Matsumoto Crafts
Fair 2015


Matsumoto Crafts Fair 2015

This is one of the biggest and oldest craft fairs in Japan, attracting around 50,000 visitors every year.

More than 250 craftsmen from all over Japan are presenting their products. We have scheduled some interviews and give you a short overview here. The 31st edition of Crafts Fair Matsumoto, our favourite fair, was held on May 30th and 31st.

In 1987, the small group of craftmen started Crafts Fair Matsumoto which has turned into the noteworthy event as years go by. And now Matsumoto is known as a craft towm.

Agata no Mori Park, the site where the Crafts Fair is held.

About 270 exhibitors were on site. It is said that there were applicants 5 times, or 10 times more.

Among the exhibition there are ceramics, glassworks, woodworks, metalworks,…

There is a sort of trend in products each year and it is not always our tastes. As a matter of fact we found this years, which are not fancy styles but rather eathy ones, excellent!

Matsumoto Craft Month 2016

Every May the city of Matsumoto becomes the place to be for lovers of Japanese Crafts. For the whole months many shops put on special crafts displays, many resulting out of the collaboration with local crafts artists. The city itself is very supportive of this and even publishes a “small town walk” map and guide book, which helps tourists find all the many spots where you can see and buy many outstanding crafts products. Unfortunately both are available only in Japanese.

Besides Nakamachi street you should also pay a visit to Rokkumachi Street on the other side of the river. On Friday before the Matsumoto Crafts Fair in one of the shops there was an interesting talk show (Japanese only) with one of the leading Japanese crafts artists, Ryuji Mitani, who talked with two gallery and shop owners about the nowadays situation for crafts artists. Mitani is actually one of the founders of Matsumoto Crafts Fair, the first edition of which took place back in 1984.

A visit to Nakamachi Street

After our journey we had a good nights sleep in Matsumoto, Nagano, where this weekend the 32nd Craft Fair Matsumoto will take place. We already had a look in town and visited some of the many craft shops that are welcoming crafts lovers from all over Japan.

Always worth a visit is Nakamachi Street with many old store and town houses that have been restored to their traditional look. Typical for the buildings are their fire-resistant kura-style (earthen) walls. These were built as a means of fire prevention after in 1888 most of the houses in the street burnt down. In Matsumoto these walls developed a unique white mortar grid pattern on black tiles, called namako-kabe. Today the atmosphere of the street is dominated mainly by small shops selling crafts and small cafés.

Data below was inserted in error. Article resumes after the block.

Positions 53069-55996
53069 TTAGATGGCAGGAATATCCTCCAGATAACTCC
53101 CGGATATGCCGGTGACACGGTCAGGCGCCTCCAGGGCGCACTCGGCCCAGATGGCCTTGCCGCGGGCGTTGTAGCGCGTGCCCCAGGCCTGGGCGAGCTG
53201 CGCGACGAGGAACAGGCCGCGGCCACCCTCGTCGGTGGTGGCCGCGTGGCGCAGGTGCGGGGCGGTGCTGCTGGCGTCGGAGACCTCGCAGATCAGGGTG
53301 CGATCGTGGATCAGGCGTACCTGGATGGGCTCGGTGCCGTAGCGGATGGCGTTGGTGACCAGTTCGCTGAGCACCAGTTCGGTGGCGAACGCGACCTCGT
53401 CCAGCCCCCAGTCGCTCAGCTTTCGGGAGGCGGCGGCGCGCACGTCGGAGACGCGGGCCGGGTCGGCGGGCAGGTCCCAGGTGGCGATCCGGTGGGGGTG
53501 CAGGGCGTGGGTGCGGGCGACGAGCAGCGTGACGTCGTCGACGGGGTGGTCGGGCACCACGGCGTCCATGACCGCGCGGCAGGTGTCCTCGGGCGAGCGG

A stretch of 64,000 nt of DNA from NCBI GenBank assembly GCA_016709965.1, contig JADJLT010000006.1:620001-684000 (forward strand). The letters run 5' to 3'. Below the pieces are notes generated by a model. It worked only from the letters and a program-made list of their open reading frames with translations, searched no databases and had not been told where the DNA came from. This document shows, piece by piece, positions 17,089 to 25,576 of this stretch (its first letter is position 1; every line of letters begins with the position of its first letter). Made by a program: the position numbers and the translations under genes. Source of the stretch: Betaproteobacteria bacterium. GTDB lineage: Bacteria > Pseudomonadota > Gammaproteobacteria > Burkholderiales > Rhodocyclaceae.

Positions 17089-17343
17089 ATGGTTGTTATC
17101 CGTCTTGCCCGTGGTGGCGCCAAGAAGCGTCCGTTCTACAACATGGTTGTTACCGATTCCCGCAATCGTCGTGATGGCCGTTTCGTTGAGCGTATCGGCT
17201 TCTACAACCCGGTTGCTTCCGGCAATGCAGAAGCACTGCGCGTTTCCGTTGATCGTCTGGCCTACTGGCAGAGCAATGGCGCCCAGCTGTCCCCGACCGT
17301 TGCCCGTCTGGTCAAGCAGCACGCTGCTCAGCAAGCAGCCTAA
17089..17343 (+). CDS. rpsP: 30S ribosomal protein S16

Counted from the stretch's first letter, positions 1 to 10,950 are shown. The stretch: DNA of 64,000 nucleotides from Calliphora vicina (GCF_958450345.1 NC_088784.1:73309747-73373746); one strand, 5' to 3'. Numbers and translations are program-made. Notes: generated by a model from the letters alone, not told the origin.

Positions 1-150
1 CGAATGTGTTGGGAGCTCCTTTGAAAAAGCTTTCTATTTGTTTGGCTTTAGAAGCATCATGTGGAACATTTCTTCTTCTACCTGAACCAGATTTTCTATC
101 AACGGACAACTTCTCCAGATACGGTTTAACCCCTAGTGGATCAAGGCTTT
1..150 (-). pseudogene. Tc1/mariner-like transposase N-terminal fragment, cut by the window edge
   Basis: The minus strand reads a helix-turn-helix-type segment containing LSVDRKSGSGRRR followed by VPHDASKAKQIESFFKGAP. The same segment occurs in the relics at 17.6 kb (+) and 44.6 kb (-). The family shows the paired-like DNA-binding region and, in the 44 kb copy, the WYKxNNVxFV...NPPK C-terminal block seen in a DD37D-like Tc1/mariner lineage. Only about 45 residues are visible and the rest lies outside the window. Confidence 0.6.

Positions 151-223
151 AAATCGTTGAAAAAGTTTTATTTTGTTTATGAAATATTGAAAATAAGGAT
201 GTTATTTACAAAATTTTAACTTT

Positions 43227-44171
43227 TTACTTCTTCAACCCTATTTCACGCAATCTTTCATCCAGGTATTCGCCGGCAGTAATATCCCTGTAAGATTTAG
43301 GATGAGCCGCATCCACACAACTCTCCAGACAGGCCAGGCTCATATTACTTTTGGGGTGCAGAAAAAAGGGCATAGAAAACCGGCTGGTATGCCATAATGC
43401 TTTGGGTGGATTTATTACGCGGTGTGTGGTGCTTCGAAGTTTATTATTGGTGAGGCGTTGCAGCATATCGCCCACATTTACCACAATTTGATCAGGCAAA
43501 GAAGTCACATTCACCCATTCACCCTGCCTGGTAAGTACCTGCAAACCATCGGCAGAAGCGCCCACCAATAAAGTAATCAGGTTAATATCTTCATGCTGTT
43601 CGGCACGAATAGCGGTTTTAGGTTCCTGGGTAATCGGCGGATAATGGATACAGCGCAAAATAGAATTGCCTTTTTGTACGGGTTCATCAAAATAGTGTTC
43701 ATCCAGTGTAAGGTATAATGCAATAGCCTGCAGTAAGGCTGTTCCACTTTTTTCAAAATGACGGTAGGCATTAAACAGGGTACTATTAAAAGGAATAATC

One of our favourite shops is Tohenboku (above) where you can find many fine crafts tableware like ceramics, wood and metal products. A few meters across the street isChikiriya (below), which sells mainly folk crafts (mingei). We haven’t bought anything this time, though. We want to save our money for tomorrow’s market.

Before leaving Nakamachi street we suggest you have a coffee at the new Nakamachi Café (below). They serve a unique Nakamachi Blend and an excellent cold-brew ice coffee.

Kiso Valley 2013

My first rice bowl

Kiso Valley 2013

Long before I became fascinated by Japanese Art Crafts I bought this bowl. I found it at the autumn crafts fair in Agato no Mori Park in Matsumoto, Nagano, while visiting my parents in law back in 2002. Shino had told me about the much bigger Crafts Fair, that takes place every year in May. But since I had no interest, I was not so much impressed.

This round bowl, however, caught my attention. Never before had I seen a piece of pottery of such wonderful roughness. It is made of gray clay with tiny white granite balls and finished with a grayish-white layer glazing and black decoration. Still today I feel like this is the most beautiful piece of kitchen ware in our house. I love its irregular sharpe, the gray glaze with blurred darker spots and the uneven white glaze on top, as well as the rough structure, which you can feel when you hold the bowl. The bowl is full of imperfection. But that is exactly what makes it perfect for me.

Unfortunately I can’t remember the name of the potter who sold this bowl. But I remember that he had a a lot of similar things on sale, and now I wish I had bought some more or at least kept the name card of the potter. (If by any chance you know who is the man who made this bowl, please let me know! I would be too happy to feature him on Pan to Kome – and maybe buy some more of his beautiful works.)

The inside is decorated with two black brush strokes which just cross each other.
The base is unglazed and of an rare roughness.
The final white glazing has been applied very unevenly and formed some nice drops.
Here you can see the grayish-back decoration with the transparent white glaze on top. The clay is enriched with tiny white granite balls, which add to the rough structure.